Suddenly, there was this wonderful new piece of technology. Like a light shining in the darkness of my library (which was in the basement in boxes, because there wasn't room in the living space of the house), the device I never could have imagined would change my life. My Kindle.

Yes, I am an e-book addict. I talked my husband into one for a birthday present (back when they weren't as inexpensive as they are now). And you know what? I started getting rid of books. Text books sent to third world countries through a library program, paperbacks to Goodwill and friends to read. Over time, I would still browse bookstores but only buy a "real book" if it wasn't available for my Kindle. And then I started my genealogy business. Ah, the glories of Google Books (, Project Gutenberg (, and Library Archives (, all wonderful sources of FREE books, about all kinds of things; esoteric topics, history, geology, things I didn't even know that I wanted to know more about. And now, I can "buy" all the books I want, and my hubby will never know. The number of bookcases in our house is dwindling, though it will never be completely gone (some things just aren't the same in digital versions, or aren't currently available. Now, I can travel and have almost my entire library with me (in my purse, of course, which drives my mother nuts, an added bonus)! No more schlepping 4 paperbacks on vacation, because I like to read in airports! No more trying to make the volume of books "blend" with the house decor! No more arguments about the need for an addition just for the books!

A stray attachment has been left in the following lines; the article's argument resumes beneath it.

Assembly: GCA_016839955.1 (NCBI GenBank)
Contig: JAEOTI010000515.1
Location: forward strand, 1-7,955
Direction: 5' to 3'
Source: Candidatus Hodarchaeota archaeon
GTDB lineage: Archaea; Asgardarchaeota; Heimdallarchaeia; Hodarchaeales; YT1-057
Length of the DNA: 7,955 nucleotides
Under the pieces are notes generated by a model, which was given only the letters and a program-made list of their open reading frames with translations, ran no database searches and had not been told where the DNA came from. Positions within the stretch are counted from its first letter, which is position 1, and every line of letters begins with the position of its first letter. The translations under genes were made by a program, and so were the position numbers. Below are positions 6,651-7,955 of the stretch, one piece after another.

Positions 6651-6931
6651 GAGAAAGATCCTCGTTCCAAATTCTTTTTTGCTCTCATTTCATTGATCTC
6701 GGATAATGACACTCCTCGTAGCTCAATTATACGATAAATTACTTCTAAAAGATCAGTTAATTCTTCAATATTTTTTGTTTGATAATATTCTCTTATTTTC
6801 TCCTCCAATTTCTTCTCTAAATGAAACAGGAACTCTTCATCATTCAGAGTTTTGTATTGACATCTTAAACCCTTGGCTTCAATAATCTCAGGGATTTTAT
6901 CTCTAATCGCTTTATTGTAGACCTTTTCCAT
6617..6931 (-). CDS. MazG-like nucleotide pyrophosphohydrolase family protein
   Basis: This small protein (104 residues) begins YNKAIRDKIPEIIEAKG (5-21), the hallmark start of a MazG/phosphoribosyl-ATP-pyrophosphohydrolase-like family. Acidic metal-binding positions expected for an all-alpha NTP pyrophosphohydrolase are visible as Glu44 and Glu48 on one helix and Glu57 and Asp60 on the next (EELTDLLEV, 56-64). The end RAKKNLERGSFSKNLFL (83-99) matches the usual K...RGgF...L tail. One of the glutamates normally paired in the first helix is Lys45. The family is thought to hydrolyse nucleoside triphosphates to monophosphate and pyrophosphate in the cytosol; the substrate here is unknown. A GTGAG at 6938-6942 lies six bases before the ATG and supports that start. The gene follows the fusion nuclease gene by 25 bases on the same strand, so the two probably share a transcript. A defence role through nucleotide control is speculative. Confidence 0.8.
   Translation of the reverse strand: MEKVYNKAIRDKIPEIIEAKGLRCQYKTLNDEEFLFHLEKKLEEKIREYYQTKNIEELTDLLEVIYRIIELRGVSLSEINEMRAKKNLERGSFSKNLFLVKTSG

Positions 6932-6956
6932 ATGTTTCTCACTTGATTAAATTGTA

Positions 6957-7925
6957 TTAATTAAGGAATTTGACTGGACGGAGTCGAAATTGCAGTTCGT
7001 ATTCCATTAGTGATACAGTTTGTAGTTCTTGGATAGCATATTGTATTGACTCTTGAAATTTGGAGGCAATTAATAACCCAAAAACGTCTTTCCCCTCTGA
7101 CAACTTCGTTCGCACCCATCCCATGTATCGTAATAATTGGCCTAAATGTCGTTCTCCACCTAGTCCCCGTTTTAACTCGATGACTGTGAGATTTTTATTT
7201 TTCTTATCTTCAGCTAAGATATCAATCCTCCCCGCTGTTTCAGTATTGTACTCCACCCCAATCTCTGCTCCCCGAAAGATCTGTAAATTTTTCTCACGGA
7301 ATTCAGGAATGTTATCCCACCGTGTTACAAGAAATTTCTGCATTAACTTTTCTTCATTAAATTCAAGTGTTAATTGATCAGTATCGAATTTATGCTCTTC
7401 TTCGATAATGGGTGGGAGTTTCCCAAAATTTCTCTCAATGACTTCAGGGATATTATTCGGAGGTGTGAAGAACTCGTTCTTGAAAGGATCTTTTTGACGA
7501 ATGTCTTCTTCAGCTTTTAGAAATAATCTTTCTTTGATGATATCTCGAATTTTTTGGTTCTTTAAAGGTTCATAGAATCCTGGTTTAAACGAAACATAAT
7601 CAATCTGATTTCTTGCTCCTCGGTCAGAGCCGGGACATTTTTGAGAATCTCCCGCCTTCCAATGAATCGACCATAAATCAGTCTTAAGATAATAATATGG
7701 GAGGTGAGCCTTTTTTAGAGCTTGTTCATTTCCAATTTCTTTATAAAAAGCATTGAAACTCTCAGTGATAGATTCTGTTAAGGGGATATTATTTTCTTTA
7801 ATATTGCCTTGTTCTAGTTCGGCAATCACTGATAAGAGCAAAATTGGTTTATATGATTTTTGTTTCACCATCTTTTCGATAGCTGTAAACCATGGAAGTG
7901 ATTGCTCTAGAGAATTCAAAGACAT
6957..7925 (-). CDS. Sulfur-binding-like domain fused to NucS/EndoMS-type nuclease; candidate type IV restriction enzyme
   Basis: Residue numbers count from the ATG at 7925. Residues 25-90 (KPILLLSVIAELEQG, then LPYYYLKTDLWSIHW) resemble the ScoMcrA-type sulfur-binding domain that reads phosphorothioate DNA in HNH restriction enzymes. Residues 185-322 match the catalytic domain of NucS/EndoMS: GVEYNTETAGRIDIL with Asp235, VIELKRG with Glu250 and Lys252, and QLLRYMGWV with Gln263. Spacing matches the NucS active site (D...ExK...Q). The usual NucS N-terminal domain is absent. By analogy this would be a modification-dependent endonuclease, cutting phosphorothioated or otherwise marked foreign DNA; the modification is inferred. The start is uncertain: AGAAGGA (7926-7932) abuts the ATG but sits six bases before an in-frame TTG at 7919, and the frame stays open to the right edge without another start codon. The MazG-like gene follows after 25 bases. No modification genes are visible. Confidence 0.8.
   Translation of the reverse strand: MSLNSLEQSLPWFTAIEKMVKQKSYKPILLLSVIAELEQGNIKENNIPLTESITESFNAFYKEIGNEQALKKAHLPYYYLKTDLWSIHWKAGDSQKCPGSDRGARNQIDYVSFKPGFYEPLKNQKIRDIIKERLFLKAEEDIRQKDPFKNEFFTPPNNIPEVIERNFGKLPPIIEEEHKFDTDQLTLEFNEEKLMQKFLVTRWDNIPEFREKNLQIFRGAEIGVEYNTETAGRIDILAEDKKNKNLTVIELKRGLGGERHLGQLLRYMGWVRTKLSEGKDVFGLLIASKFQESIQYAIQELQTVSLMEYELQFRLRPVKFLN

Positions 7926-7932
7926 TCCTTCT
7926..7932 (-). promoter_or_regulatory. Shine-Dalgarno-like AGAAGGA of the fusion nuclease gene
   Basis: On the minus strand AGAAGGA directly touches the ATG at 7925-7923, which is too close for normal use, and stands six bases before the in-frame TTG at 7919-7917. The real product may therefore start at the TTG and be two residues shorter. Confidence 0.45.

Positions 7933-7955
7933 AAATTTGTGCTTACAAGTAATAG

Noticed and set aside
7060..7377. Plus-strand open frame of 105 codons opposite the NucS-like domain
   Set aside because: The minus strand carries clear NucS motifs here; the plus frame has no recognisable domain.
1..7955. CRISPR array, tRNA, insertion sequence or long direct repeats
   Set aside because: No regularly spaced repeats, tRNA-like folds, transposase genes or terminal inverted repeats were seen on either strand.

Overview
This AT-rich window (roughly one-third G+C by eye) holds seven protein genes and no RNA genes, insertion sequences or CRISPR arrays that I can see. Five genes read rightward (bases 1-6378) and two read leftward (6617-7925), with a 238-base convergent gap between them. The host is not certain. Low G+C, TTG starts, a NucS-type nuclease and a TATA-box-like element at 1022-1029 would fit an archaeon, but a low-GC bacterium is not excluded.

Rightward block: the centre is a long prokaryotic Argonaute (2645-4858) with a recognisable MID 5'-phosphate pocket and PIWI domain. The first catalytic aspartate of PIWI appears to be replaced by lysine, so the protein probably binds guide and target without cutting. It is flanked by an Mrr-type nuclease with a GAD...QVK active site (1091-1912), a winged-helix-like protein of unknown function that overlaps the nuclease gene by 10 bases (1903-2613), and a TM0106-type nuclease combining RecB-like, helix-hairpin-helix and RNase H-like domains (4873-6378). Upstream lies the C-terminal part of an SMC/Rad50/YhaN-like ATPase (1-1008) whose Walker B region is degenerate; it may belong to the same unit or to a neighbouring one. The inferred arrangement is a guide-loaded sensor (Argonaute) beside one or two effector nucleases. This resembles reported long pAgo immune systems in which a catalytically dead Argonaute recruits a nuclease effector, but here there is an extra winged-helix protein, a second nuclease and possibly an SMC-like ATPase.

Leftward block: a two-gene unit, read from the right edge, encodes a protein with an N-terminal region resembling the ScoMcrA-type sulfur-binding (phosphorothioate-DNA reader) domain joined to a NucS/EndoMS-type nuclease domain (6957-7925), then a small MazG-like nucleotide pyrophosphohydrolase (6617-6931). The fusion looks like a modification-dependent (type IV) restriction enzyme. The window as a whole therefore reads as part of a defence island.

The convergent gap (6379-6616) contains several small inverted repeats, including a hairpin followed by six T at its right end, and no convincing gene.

Ah, my Kindle, my favorite technological friend. And maybe yours too!

Friday, August 5, 2011

Faded Scars

I always tease people I meet at genealogical conferences by telling them that I'm a luddite. Not everyone knows what exactly that is, but basically, it's someone who isn't interested in technology or fears the effects of technology on their lives. You can look it up on Wikipedia (I figured out what a "wiki" is last week). Some people are cutting edge adopters. They are always the people waiting in long lines to get the latest version of this software or that phone or some other fancy new gadget. Others are bleeding edge adopters; they're getting the materials hot off the manufacturing line or online or whereever people go to get technology that hasn't been released to the general public yet. I always say I'm a faded scar adopter. After the technology has been cut, and bled, and following a few years of recovery (or use, to work out the kinks), then, maybe, I'll think about adopting it for my own use. A faded scar adopter.